Syrian army soldiers have recaptured all the positions they had lost earlier in the week in a rebel assault in the north of the Jobar district of the capital, Damascus.
Soldiers have been seen celebrating on the streets of Damascus, chanting “God, Syria and Bashar (Syrian President Bashar al-Assad).”
Syrian military sources say Russian aircraft have taken part in air strikes against insurgents to help repel a major attack on government-held areas near the city of Hama.
“Air strikes have now started and there is concentrated artillery firing against the armed groups and the headquarters of their leaders and supply lines, paving the way for the counter-attack,” a military source told Reuters. “The Russians are, of course, participating in these raids.”
Was this a fresh offensive?
The London-based Syrian Observatory for Human Rights says rebel groups, spearheaded by jihadist insurgents, launched the attack on Tuesday and have captured at least 11 towns and villages.
If confirmed, it would be the biggest attack by rebels in months.
President Bashar al-Assad still holds the military upper hand in the war but the rebel gains have shown the challenge facing the Syrian army and its allied militia as they fight n numerous fronts.
The fighting has underscored the bleak prospects for a fresh round of UN-brokered peace talks that are underway in Geneva.
The UN’s Syria envoy says Russia, Iran and Turkey need to convene more Syrian ceasefire talks as soon as possible to bring the situation on the ground under control.
Staffan de Mistura is mediating political talks in Geneva. A separate series of talks in the Kazakh capital, Astana – organised by Russia, Iran and Turkey – are supposed to guarantee the ceasefire.
What has de Mistura said?
He has made a “strong suggestion” that “they do retake the situation in hand and hopefully there will be an Astana meeting as soon as possible in order to control the situation which, at the moment, is worrisome.”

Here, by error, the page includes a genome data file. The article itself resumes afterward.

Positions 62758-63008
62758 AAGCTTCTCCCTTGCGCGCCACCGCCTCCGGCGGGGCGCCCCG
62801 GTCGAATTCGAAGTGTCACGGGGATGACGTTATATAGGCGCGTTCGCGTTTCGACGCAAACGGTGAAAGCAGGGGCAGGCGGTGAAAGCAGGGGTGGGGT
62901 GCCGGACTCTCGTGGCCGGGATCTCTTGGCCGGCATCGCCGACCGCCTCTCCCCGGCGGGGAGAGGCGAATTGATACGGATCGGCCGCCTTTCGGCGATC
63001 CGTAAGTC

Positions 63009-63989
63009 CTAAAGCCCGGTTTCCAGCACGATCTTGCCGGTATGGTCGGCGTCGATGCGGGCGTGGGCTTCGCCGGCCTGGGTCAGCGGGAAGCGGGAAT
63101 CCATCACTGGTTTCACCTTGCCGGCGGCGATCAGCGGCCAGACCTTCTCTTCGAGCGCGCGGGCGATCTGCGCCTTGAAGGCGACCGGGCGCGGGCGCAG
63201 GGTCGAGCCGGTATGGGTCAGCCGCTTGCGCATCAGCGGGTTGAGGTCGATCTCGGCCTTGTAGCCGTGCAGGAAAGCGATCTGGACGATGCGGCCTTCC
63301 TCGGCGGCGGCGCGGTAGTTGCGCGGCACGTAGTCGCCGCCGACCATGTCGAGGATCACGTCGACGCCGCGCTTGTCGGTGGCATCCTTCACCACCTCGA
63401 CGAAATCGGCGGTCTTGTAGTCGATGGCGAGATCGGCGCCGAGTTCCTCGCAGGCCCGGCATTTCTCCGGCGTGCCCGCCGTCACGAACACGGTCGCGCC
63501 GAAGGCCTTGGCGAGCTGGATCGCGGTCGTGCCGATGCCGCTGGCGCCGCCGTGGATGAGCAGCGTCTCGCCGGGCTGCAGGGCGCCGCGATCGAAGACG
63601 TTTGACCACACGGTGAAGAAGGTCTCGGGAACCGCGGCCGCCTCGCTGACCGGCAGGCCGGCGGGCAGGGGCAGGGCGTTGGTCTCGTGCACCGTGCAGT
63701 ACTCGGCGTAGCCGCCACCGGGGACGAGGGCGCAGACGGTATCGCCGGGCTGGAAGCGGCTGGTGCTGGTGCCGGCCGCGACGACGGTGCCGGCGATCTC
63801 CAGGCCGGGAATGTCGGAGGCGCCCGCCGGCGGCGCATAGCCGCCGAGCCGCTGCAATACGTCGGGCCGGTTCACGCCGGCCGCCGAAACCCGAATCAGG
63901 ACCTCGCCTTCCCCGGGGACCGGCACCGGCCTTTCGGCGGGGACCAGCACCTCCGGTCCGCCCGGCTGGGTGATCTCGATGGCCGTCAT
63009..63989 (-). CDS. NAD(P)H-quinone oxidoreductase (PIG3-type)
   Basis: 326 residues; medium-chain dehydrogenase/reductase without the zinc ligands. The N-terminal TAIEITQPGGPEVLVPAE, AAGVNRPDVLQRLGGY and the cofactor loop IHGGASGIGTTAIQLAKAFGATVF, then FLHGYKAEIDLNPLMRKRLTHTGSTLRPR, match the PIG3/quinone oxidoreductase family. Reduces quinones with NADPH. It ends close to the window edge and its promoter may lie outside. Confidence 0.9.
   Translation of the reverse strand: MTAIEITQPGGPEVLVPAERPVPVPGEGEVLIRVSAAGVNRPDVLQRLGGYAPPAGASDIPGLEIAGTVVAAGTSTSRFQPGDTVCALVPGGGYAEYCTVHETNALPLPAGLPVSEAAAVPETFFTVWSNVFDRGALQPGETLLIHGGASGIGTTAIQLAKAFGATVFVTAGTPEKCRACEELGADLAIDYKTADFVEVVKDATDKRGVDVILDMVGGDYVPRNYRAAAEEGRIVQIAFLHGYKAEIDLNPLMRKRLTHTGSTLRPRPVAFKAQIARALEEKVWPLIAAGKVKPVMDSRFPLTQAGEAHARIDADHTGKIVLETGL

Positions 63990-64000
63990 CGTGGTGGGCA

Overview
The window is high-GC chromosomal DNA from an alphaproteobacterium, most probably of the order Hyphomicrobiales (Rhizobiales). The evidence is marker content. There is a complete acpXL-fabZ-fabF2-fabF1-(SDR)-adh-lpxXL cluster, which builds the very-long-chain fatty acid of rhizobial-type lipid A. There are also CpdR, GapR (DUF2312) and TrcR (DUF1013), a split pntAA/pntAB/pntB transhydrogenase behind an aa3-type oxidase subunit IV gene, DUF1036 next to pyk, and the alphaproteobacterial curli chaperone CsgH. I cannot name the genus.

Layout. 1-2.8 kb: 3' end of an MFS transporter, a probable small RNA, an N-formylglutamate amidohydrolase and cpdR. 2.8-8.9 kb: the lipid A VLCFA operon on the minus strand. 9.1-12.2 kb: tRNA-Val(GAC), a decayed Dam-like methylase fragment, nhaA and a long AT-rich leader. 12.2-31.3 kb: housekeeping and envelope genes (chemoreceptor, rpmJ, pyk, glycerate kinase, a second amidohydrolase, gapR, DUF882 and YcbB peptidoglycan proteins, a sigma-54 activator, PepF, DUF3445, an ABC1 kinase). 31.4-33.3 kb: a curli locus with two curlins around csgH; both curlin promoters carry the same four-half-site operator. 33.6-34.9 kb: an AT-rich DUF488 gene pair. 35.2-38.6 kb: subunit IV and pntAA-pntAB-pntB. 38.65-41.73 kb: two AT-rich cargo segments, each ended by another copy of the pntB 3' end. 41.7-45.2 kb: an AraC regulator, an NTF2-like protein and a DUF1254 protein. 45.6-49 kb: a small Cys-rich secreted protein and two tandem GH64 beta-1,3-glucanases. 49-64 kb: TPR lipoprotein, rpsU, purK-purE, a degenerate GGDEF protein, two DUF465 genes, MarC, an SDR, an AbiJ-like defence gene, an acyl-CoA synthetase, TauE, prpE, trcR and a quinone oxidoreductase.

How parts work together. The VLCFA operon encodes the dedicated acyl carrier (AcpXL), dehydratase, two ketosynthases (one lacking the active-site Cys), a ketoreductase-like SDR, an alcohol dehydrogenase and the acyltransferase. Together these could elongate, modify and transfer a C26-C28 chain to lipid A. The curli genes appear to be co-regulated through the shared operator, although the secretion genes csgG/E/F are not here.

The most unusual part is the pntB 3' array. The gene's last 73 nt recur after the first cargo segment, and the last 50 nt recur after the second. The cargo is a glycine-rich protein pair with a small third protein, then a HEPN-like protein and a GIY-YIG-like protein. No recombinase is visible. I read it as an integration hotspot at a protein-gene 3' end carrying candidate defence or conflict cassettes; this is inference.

“I am not expecting miracles, I am not expecting breakthroughs and I am not expecting a breakdown,” said de Mistura, adding he hoped to see “incremental steps”.
Syria’s “cessation of hostilities” was shaky from the moment it took effect on December 30 last year.
Three rounds of talks in Astana have not managed to stem the fighting. This week, rebels launched their biggest offensive in months, attacking government-held areas around Damascus and near Hama city.
The ceasefire talks have made no ground so far. A first round of diplomatic talks in Geneva was procedural, producing only an agenda for the current round.
This will encompass four topics: a new constitution, fresh elections, reformed governance and the fight against terrorism.
What the Syrian government is saying
After meeting de Mistura, Syrian government negotiator Bashar al-Ja’afari branded all the opposition and their backers “terrorists” and said discussing the fight against terrorism would be his top priority for the talks.
What the opposition is saying
Opposition negotiator Nasr al-Hariri is vowing to keep pushing for a political transition in Syria. He says he wants a signal from Ja’afari that he is serious about discussing one.
“We are still committed to political transition with a very clear objective which is to respond to the needs of the Syrian people and to end their suffering. And the key to all of that is through political transition.”